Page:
Below is my current favorite method to wait for an element to appear or become useful on a dynamic web page. In this case, my example is avoiding the exception thrown when webdriver fails to find an element by using the ‘find_elements’(plural) method rather than a ‘find_element’(singular) The ‘find_elements’ methods always return a list, even if empty, rather than throw an exception. Both are useful, but in this case I like the more readable code without the try/except requirements.
Here’s a bit of code from a post that was lost when my old site went down, data and all. I don’t recall if the original post was this python version or my original Java version (sorry if that’s what you’re here for, ask in comments and I can find and post that too) It’s an implementation of an ‘assert’ statement that allows for the test to continue on failure, storing the error.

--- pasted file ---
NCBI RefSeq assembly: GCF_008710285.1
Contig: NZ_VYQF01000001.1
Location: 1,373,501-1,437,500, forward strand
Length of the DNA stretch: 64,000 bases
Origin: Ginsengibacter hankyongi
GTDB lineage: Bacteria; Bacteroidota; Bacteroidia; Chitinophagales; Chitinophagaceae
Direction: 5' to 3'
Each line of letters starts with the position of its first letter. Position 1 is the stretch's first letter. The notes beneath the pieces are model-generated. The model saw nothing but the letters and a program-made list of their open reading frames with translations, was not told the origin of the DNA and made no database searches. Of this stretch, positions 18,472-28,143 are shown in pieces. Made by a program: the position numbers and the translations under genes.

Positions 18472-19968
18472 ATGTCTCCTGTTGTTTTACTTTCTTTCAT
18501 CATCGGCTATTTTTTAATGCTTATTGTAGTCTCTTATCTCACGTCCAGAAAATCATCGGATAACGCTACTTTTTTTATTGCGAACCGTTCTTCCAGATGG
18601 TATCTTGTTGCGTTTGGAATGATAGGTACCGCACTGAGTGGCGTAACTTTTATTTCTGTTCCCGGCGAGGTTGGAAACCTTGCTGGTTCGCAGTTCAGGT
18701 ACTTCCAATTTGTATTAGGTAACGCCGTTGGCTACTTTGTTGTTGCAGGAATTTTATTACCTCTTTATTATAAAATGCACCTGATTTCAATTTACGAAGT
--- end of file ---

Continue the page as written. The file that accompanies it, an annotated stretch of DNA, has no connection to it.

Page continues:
I needed to merge my wifes iTunes Library with mine, and decided to write a python script to handle it for me. My main requirement was to not create duplicates, and copy to my library only the music that was exclusive to her library. Basically, copy from hers what I didn’t have. This script should work fine on any two directories with music files. It will simply look for music based on song-title, artist and album info, not by file name or size.
I’ve just finished a new test setup that allows me to capture network traffic in a test suite that is launched by Jenkins onto a Selenium 2 Grid. It was as painful as it sounds, but just as satisfying to complete. One of the big hurdles was the need to run the tests via Jenkins and capture the network traffic generated by the test, which occurs on an unknown Selenium node.